Blood test detects CRC; chemo regimen may improve stage III disease-free survival-- Rick Ansorge
Monday, January 25, 2010 (Last Updated: 01/26/2010)
MONDAY, Jan. 25 (HealthDay News) -- Early colorectal cancer (CRC) and adenomas may be detected by a simple blood test. In addition, a newer chemotherapy regimen may be superior to standard treatment in patients with stage III colon cancer, according to two studies presented at the American Society of Clinical Oncology's Gastrointestinal Cancers Symposium, held from Jan. 22 to 24 in Orlando, Fla.
In one study, Sarah Kraus, Ph.D., of the Tel Aviv Sourasky Medical Center in Israel, and colleagues measured blood levels of the tumor-promoting CD24 protein in 150 patients undergoing colonoscopy. They found that the test had a sensitivity and specificity of 92.3 percent for detecting CRC, and a sensitivity of 84.2 percent and specificity of 89.2 percent for detecting adenomas.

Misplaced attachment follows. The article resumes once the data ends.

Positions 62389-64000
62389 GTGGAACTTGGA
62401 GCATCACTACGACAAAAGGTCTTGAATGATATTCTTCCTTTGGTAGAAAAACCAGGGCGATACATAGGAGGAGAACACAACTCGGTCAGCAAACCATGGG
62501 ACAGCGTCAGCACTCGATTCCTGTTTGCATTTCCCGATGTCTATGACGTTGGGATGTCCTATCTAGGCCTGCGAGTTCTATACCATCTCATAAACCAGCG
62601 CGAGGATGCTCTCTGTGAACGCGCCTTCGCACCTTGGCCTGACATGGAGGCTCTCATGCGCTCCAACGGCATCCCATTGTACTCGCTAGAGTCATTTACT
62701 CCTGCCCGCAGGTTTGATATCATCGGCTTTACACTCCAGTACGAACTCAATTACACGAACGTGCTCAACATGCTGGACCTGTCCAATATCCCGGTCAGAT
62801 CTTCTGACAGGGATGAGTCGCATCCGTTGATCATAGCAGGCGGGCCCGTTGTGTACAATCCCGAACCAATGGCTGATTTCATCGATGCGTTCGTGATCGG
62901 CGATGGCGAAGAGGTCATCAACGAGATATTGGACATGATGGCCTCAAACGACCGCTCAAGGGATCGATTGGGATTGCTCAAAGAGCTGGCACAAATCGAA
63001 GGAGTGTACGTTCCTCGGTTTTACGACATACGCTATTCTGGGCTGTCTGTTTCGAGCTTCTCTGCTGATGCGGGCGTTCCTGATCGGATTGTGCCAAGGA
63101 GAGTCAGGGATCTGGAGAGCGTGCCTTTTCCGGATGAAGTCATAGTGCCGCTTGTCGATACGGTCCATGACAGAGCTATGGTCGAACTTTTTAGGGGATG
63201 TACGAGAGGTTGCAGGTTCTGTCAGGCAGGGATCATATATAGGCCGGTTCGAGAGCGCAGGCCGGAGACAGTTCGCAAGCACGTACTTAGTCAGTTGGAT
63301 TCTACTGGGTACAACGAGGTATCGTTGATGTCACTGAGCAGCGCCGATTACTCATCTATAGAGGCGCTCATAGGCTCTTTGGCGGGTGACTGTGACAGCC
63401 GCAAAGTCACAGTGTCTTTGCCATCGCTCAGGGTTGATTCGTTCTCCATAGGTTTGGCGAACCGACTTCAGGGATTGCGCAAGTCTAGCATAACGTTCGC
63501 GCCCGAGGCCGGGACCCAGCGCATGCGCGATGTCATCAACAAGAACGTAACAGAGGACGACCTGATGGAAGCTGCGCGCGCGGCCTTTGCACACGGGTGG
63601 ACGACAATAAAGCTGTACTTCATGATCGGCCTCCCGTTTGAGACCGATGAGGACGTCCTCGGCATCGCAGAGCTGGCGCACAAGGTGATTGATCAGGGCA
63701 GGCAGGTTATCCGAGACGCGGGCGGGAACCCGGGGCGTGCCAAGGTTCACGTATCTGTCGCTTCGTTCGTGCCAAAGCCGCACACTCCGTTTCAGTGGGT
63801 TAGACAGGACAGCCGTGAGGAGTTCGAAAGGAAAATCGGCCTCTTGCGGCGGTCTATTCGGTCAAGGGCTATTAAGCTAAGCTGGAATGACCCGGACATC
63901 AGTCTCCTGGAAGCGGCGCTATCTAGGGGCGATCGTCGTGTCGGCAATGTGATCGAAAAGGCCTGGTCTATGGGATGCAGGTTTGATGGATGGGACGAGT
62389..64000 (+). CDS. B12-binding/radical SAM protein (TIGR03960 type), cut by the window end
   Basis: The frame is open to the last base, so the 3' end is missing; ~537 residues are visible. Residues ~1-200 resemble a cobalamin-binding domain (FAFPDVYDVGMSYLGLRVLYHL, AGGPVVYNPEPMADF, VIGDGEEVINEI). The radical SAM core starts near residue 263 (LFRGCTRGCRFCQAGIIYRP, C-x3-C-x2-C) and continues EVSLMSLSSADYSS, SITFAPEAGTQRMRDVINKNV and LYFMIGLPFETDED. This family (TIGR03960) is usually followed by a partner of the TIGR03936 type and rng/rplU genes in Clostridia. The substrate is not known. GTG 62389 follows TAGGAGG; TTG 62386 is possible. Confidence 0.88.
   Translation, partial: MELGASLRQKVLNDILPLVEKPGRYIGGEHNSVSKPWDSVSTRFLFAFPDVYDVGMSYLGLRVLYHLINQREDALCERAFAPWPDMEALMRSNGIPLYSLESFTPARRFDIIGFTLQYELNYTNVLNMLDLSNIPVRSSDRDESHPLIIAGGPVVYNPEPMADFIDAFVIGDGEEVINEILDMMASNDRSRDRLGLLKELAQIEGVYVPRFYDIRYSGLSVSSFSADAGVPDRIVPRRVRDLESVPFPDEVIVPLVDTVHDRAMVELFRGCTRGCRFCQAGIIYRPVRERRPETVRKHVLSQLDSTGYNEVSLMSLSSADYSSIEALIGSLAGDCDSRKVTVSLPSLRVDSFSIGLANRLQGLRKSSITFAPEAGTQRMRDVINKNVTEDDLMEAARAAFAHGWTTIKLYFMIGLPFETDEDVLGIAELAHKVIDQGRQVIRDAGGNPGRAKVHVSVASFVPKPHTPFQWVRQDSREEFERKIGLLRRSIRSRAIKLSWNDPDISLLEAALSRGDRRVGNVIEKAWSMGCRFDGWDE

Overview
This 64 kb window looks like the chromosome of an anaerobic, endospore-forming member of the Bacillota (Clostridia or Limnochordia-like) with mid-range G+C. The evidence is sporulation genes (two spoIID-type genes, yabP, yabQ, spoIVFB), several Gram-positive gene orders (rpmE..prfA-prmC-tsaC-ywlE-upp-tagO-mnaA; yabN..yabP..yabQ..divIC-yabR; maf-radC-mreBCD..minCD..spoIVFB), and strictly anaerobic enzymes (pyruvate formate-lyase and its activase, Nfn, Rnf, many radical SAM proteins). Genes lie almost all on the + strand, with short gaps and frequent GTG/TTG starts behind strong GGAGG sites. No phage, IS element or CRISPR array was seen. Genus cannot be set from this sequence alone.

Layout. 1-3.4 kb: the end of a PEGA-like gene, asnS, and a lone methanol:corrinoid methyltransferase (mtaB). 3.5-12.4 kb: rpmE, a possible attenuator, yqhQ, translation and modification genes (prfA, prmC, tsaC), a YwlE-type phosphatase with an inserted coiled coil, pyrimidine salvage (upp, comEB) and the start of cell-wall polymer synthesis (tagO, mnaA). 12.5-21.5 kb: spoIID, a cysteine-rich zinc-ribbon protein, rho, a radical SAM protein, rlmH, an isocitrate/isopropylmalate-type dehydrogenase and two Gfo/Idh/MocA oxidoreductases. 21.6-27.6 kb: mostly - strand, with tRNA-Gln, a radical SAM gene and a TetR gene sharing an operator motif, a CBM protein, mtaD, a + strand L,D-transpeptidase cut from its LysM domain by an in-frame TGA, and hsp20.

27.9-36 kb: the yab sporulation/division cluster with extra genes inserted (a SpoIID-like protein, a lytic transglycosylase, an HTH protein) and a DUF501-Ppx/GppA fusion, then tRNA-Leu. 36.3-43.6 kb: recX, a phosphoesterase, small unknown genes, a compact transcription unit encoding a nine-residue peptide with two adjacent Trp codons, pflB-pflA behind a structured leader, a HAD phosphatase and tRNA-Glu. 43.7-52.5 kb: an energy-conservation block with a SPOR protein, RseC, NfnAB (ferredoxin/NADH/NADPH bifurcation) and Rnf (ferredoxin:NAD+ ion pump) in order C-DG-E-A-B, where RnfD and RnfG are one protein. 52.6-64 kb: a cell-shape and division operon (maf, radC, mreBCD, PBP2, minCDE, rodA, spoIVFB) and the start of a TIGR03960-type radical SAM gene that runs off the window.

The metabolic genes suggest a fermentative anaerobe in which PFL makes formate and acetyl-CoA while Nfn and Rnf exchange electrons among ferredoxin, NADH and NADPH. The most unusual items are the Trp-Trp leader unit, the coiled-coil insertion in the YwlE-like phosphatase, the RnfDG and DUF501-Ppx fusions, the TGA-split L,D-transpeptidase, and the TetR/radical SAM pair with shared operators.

In a second study, Daniel G. Haller, M.D., of the University of Pennsylvania in Philadelphia, and a colleague randomly assigned 1,886 patients with stage III colon cancer to receive either capecitabine and oxaliplatin (XELOX) or standard 5-fluorouracil and leucovorin (5-FU/LV) chemotherapy following surgery. They found that three-year disease-free survival was significantly higher in the XELOX group than in the 5-FU/LV group (71 versus 67 percent), and that XELOX's efficacy was maintained in patients over the age of 70 years.
"This blood test is the first of its kind to be able to detect adenomas," Kraus and colleagues conclude. "It can also successfully distinguish CRC from healthy subjects. CD24 may serve as a new potential and promising blood biomarker for the early detection and CRC surveillance."
Several authors of the second study reported financial relationships with Sanofi-Aventis and Hoffmann-La Roche.
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